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Book: Identity, Politics and the Study of Islam

Chapter: 4. Identity Politics and the Study of Islamic Origins: The Inscriptions of the Dome of the Rock as a Test Case

DOI: 10.1558/equinox.30335


The process that led to the gradual emergence and establishment of the Islamic religion is anything but clear. The view that Islam was fully formed in Muḥammad’s lifetime and subsequently spread by the rāšidūn caliphs and the Umayyads has been challenged on different grounds. There is no material evidence that Islam was the main reason behind the Arab overtake of the Near East. Nor is there evidence that the latter followed a linear development. In fact, it is difficult to speak of a unified Arab state, and of Islam as a new religion for that matter, until the late 7th century. My purpose in this paper is to analyse the inscriptions of the Dome of the Rock and explore how their rhetoric bears witness to a transition period in the process of Muslim identity making as a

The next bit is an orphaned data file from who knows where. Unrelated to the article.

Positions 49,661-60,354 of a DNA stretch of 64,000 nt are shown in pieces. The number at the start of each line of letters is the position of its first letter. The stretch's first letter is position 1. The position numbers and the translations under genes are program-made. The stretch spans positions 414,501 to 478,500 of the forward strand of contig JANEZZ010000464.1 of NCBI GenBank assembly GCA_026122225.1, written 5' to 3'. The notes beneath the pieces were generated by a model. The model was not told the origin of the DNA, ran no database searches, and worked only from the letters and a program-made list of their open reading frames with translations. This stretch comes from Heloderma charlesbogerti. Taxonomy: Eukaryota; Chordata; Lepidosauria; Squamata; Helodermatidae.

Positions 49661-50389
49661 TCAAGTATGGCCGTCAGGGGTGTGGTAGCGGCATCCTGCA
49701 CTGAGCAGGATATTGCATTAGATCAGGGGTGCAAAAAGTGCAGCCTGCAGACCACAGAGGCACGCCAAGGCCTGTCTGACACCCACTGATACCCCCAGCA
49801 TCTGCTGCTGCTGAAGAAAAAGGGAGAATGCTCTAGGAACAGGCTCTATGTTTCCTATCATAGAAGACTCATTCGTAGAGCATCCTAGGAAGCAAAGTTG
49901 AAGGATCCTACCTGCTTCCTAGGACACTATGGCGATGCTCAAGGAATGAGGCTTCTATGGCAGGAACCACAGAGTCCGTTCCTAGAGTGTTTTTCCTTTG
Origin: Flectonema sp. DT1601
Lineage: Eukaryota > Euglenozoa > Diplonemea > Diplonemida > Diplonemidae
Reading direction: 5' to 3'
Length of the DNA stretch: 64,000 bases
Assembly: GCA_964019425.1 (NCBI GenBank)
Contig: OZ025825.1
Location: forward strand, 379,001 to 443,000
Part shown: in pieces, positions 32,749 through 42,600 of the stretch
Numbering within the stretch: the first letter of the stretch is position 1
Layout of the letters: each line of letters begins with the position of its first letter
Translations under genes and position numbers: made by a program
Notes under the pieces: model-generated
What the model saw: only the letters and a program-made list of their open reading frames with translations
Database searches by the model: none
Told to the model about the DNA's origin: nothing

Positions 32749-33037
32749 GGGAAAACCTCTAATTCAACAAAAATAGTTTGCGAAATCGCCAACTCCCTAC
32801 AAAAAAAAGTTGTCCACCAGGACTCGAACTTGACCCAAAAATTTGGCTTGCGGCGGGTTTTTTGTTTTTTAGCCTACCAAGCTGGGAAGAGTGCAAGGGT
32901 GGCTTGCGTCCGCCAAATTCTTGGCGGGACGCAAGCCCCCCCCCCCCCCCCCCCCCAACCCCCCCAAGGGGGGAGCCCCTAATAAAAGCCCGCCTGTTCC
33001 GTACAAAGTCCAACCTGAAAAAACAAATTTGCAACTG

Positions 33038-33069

means to examine the tacit connection between scholarship and identity politics in the study of Islam’s origins.

Chapter Contributors

  • Carlos Segovia ( - csegovia) 'St Louis University, Madrid and Camilo Jose Cela University, Madrid'